Installing the Rust toolchain

A toolchain is a set of specifically versioned programs, that allow us to complete common development tasks.

While the Rust Programming Language does have a standalone compiler (rustc, ie rust compiler), the primary way programmers install Rust is through Rust's official toolchain installer, rustup.

The Rustup installer installs rustup itself, as well as as the stable version of rustc and cargo (the primary rust package manager). It also installs helpful development tools such as clippy: a helpful linter, and Rustfmt - a tool for automatically formatting rust code. If you're interested in learning more about how Rustup works, checkout the rustup documentation.

To install Rustup, follow the instructions on the website. It should look something like:

curl --proto '=https' --tlsv1.2 -sSf | sh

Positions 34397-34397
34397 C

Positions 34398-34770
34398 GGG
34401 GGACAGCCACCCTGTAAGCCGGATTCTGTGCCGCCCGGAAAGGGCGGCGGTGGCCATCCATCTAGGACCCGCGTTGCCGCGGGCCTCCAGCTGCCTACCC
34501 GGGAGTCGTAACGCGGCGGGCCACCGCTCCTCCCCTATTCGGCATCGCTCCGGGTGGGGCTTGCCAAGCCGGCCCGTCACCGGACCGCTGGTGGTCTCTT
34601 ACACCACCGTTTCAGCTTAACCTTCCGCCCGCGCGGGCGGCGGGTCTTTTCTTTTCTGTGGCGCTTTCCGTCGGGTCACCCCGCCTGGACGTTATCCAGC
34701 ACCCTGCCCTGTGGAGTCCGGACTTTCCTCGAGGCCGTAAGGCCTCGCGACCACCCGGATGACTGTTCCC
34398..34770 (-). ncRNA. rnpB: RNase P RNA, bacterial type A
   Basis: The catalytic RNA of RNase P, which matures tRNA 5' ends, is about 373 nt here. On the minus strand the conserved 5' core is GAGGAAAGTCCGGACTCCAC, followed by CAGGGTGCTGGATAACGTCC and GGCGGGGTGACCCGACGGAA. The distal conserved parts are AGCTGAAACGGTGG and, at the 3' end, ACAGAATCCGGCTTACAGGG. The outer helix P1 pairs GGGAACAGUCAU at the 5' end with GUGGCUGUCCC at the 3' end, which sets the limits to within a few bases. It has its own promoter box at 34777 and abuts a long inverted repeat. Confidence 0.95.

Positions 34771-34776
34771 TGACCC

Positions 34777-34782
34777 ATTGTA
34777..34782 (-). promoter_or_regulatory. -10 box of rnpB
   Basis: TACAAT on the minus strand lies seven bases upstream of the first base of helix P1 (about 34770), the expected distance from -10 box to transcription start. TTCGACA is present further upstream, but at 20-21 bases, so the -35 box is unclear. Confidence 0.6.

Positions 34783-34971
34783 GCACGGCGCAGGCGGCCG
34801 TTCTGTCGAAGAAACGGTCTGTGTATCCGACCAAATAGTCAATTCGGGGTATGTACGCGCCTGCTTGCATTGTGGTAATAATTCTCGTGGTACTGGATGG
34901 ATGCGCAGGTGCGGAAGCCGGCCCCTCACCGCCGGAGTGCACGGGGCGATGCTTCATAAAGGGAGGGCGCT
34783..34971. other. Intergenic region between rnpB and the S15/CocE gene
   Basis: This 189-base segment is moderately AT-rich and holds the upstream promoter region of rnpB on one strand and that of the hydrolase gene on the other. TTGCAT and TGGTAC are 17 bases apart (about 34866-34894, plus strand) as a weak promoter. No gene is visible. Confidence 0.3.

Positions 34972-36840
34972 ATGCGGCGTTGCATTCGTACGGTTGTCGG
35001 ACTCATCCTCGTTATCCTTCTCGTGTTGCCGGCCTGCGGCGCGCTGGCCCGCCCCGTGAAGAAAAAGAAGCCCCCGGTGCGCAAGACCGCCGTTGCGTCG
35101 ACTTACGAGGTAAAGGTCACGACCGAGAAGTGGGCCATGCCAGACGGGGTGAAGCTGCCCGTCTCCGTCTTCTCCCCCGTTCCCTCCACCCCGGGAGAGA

info: downloading installer

Welcome to Rust!

This will download and install the official compiler for the Rust
programming language, and its package manager, Cargo.

... lots of output

Current installation options:

   default host triple: x86_64-unknown-linux-gnu
     default toolchain: stable (default)
               profile: default
  modify PATH variable: yes

1) Proceed with installation (default)
2) Customize installation
3) Cancel installation
> 1

... lots of output

info: default toolchain set to 'stable-x86_64-unknown-linux-gnu'

  stable-x86_64-unknown-linux-gnu installed - rustc 1.59.0 (9d1b2106e 2022-02-23)

Rust is installed now. Great!

To get started you may need to restart your current shell.
This would reload your PATH environment variable to include
Cargo's bin directory ($HOME/.cargo/bin).

To configure your current shell, run:
source $HOME/.cargo/env

source $HOME/.cargo/env
rustc --version
rustc 1.62.0 (a8314ef7d 2022-06-27)
cargo --version
cargo 1.62.0 (a748cf5a3 2022-06-08)
note: since you live in the future, your version may be more recent

Ta-da! You now have a Rust toolchain installed locally!

Next up, you will want to setup your editor to work nicely with rust. This course does not require you use any particular editor (you can use notepad or even gedit). But, to make your life easier, you should setup a good editor with rust-analyzer.

The home computing docs have some suggestions - namely VSCode and Neovim.